Ms. Nguyen could not immediately be reached for comment on Saturday.

Professor Hubbard said Ms. Nguyen was in his online trigonometry class, which had about 30 students.

Professor Hubbard, who has taught at the college for 15 years, said in a phone interview on Saturday that there were two people in his class with the surname Nguyen. He said he sent his initial email on Wednesday night partly to prevent confusion with the other student, and partly because he was uncomfortable using Ms. Nguyen’s name.

Seeing that another student had changed his online name inspired Professor Hubbard to ask Ms. Nguyen if she would do the same. Eventually, he asked all of his students to change their Zoom names for Thursday’s class to their last name and their first initial, he said.

“The first email was a mistake, and I made it thinking about another student willing to Anglicize,” Professor Hubbard said. “But it’s a big difference with someone doing it voluntarily and asking someone to do it. The second email is very offensive, and if I had waited eight hours, I would’ve written something very different.”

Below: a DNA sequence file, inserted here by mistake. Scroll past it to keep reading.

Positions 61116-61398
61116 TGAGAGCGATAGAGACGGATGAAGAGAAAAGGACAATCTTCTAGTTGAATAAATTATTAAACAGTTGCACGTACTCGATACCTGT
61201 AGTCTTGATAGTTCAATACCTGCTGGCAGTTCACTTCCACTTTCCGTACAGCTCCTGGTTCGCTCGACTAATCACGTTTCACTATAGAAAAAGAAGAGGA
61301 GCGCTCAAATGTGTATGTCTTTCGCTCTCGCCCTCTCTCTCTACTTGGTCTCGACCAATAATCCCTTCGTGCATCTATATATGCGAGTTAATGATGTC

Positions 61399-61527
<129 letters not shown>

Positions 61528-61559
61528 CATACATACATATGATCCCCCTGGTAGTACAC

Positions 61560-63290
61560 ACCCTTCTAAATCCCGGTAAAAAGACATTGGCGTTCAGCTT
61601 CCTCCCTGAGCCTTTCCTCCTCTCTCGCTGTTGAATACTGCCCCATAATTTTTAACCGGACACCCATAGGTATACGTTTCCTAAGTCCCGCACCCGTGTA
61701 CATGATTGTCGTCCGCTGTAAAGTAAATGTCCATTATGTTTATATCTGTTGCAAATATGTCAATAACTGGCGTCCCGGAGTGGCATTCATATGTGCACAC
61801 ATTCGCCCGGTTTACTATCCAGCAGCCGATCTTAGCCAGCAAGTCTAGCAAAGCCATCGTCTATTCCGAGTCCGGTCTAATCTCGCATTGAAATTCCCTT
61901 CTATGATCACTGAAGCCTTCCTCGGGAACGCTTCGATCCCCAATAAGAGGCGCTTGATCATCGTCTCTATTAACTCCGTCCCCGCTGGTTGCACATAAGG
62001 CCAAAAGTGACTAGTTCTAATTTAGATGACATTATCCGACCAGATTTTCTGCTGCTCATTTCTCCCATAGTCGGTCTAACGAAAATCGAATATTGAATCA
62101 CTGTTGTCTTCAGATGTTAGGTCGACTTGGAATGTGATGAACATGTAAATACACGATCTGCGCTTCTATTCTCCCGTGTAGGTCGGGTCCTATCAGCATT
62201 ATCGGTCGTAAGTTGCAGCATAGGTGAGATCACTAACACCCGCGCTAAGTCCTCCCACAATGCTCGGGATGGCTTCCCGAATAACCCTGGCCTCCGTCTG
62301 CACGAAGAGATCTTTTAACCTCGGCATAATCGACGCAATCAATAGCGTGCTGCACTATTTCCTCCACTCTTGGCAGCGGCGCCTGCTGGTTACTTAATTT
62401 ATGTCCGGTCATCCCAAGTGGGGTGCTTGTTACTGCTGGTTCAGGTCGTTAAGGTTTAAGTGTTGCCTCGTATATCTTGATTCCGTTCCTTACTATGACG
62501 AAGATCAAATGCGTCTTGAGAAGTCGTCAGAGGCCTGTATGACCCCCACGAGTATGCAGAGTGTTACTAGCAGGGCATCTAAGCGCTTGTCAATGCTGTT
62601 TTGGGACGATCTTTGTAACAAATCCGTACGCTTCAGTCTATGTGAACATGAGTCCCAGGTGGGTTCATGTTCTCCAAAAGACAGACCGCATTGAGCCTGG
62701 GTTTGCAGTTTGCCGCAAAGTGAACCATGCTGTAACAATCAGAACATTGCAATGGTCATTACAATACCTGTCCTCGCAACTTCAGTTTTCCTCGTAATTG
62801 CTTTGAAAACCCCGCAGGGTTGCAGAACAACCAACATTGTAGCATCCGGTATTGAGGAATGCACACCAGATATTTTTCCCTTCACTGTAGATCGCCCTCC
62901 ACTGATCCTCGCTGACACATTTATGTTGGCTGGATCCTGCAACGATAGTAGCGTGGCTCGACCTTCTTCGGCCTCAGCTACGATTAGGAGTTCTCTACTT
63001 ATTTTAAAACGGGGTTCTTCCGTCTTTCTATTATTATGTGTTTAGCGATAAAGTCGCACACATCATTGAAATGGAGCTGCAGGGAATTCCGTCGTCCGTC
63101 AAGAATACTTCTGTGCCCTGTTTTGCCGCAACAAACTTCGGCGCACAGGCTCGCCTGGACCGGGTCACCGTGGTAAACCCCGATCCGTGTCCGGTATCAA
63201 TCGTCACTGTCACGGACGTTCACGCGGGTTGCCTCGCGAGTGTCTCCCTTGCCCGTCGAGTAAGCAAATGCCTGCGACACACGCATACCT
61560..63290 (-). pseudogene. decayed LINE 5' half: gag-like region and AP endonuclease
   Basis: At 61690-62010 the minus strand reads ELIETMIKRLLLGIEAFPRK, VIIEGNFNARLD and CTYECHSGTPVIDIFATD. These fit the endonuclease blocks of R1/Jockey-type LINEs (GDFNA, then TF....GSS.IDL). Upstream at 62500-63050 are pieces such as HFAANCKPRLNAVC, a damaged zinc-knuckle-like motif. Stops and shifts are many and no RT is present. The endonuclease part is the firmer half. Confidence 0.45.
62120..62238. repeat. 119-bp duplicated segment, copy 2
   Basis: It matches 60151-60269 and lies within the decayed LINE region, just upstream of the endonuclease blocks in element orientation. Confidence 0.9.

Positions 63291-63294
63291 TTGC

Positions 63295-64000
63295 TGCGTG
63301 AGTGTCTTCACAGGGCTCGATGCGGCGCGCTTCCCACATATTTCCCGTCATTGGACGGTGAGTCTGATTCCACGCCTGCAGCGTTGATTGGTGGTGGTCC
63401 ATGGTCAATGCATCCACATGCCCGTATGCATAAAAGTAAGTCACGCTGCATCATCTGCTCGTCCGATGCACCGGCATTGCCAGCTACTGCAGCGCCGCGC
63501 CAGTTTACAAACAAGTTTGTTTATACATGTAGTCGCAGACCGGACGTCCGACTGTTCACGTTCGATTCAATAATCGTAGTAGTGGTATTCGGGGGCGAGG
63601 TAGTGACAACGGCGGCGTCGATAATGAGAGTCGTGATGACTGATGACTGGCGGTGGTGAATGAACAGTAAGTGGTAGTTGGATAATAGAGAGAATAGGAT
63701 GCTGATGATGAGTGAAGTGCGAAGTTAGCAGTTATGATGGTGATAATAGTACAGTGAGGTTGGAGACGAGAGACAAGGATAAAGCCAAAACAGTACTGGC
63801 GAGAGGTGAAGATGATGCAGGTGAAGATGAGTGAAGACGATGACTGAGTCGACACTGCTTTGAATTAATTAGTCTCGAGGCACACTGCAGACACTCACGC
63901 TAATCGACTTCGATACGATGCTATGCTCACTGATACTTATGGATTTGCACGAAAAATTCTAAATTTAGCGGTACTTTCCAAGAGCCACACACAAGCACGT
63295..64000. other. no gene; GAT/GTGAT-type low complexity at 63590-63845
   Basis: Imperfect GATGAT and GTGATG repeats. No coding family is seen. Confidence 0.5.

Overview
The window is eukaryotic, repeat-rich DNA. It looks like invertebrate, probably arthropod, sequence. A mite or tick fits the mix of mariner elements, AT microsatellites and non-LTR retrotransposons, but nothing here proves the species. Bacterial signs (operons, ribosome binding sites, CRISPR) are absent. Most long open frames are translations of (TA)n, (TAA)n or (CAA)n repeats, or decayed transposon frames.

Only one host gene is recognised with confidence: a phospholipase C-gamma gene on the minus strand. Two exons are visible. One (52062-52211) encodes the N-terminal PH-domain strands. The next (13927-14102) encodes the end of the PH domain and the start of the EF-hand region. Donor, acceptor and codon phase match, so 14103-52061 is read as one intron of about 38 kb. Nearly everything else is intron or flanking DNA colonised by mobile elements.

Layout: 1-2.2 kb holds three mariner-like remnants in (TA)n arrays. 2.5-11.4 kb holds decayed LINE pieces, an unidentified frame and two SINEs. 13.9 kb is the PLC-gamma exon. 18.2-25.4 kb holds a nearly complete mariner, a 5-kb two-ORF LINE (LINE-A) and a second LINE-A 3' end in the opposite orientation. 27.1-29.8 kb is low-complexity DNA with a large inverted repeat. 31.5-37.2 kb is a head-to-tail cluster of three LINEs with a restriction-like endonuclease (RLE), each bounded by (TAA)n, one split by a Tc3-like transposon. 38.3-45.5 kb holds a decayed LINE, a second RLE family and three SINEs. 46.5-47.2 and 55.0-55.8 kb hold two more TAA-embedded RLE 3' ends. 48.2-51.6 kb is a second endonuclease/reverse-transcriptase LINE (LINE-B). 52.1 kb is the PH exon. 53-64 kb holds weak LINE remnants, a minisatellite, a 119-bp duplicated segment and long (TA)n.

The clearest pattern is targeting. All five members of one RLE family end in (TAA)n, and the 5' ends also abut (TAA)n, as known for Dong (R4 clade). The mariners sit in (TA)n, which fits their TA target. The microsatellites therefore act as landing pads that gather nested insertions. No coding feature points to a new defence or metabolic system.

The Peralta Federation of Teachers, the union that represents Laney College faculty members, said on Saturday that it was hoping to institute diversity and equity training by the fall but that plans were still in the early stages.

“I am shocked and appalled by the racist comments we are seeing online from a Laney faculty member to a student,” Jennifer Shanoski, the union’s president, said in a statement. “In no way are these comments or assertions acceptable in our diverse, welcoming, educational environment.”

John C. Yang, president and executive director of Advancing Justice — AAJC, a nonprofit organization that works to advance civil and human rights for Asian-Americans, said he was “deeply offended” by the professor’s actions.



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